In Ref. [30], Michelson describes the development of a conceptual reciprocating chemical muscle to power flapping-wing flight of the Entomopter. The reciprocating chemical muscle uses a noncombustive chemical reaction between a monopropellant and an oxidizer. With this reaction, the muscle can create the oscillatory wing stroke motion to generate lift. Additionally, the Central Intelligence Agency developed a dragonfly-inspired flapping wing MAV in the 1970s. The Insectothopter had a miniature fluidic oscillator that controlled the wing stroke motion at a fixed frequency. The excess gas from the chemical reaction was vented out the back of the vehicle creating additional thrust. Video shows that a 1 g prototype vehicle could fly up to 200 m for 60 s [14]. The use of chemical muscles obviates the need for an onboard electrical power supply necessary for conventional actuation technologies but requires a separate electrical system for control and navigation.

Researchers at Shanghai Jiao Tong University have created an insect-scale flapping wing MAV using an oscillating electromagnetic actuator [17]. The vehicle has a mass of 80 mg and a wingspan of 3.5 cm and was manufactured using the Smart Composite Microstructures process described in Ref. [22] and in Sec. 5. The actuator is comprised of a neodymium iron boron magnet attached to a transmission system consisting of two planar four-bars that map actuator motion to the rotational wing stroke motion. The electromagnetic force that acts on the magnet is created by a copper coil attached to the airframe. However, this vehicle consumes approximately 1.2 W of power during flight, which corresponds to a minimum power density of 15 kW/kg (calculated using the mass of vehicle—no total thrust was reported). The power density of the onboard energy source will be larger than this—the vehicle will need to scale to accommodate the mass of the battery, requiring more power while also increasing the required thrust to accommodate the mass of the battery and drive electronics.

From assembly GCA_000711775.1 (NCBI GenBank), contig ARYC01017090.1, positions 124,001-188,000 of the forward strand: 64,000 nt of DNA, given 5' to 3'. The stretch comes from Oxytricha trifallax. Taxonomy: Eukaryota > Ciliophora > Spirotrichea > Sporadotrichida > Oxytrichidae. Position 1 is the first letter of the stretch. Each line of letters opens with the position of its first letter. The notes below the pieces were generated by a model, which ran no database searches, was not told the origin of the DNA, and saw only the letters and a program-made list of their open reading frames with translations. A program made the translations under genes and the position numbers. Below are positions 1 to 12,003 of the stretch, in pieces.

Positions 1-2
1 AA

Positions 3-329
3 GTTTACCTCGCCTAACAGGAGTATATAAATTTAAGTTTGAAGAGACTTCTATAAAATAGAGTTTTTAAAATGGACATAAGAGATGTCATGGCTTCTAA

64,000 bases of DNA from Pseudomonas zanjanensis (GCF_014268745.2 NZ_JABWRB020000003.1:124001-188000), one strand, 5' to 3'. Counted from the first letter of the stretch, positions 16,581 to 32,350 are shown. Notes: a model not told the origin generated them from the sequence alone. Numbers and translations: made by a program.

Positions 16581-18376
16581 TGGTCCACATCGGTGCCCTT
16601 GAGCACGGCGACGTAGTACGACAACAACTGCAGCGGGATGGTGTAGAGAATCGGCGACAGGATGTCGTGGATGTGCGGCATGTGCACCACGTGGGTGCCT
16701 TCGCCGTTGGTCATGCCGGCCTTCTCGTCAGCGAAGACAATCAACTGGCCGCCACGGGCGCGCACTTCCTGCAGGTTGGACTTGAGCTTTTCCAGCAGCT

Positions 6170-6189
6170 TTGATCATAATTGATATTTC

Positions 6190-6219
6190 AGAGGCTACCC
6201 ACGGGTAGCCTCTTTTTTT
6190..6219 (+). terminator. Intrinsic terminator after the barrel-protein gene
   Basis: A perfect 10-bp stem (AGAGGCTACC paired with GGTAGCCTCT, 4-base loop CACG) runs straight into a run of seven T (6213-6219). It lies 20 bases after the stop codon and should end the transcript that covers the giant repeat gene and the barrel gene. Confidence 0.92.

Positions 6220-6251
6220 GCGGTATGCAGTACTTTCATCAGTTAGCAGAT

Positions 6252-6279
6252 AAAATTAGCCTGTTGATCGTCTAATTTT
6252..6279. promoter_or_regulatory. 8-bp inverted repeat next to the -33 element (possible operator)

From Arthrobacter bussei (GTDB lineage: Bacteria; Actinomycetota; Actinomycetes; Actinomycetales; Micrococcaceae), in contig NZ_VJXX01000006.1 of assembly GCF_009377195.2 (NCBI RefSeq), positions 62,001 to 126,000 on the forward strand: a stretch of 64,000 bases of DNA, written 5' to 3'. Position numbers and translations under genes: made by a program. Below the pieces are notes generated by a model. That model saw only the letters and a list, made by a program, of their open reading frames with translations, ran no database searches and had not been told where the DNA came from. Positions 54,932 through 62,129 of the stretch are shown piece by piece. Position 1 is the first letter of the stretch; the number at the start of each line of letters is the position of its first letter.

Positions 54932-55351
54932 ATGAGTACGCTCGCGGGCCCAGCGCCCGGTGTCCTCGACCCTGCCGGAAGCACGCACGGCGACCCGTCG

Researchers at the University of Tokyo [16] developed a butterfly-inspired flapping wing MAV using a rubber band as the motor and means of energy storage. The vehicle had a wingspan of approximately 14 cm, a weight of 400 mg, and a flapping frequency of 10 Hz (controlled by the rubber band's thickness and length). The vehicle demonstrated stable forward flight with no active control.

Insects and similar-sized MAVs require relatively high flapping frequencies, often hundreds of hertz [31]. Piezoelectric actuators are typically high bandwidth and numerous motion amplifying mechanisms have been developed to overcome inherent strain limitations, such as benders [32,33] and flextensional actuators [34,35]. Researchers at Vanderbilt University [18] designed a number of vehicles using piezoelectric unimorph actuators to generate wing motions. By using actuators with different excitation frequencies between wings, they created differing wing stroke amplitudes and thus are able to modulate lift bilaterally between vehicle halves. Researchers at CMU also created flapping vehicles with piezoelectric cantilever bimorphs (similar to those described in detail in Ref. [33]); however, these vehicles were not able to achieve sufficient thrust for flight [12]. UC, Berkeley's MFI project attempted to create an insect-scale flapping wing MAV using four piezoelectric cantilever bimorphs [22]. These actuators, two per wing, were mapped to the desired flapping and rotation motions through planar and spherical flexure-based transmission mechanisms [22]. This device was able to demonstrate high wingbeat frequencies and generate lift suitable for takeoff of an insect-scale device [36]. Additionally, researchers at the AFRL created a piezo-driven flapping vehicle [37]. Simulations demonstrated that this vehicle could control horizontal and vertical forces as well as roll and yaw moments with split-cycle wingbeat control. At the millimeter scale, researchers at the ARL built a PiezoMEMS-driven wing which could control wing stroke motion and wing pitch motion independently [21].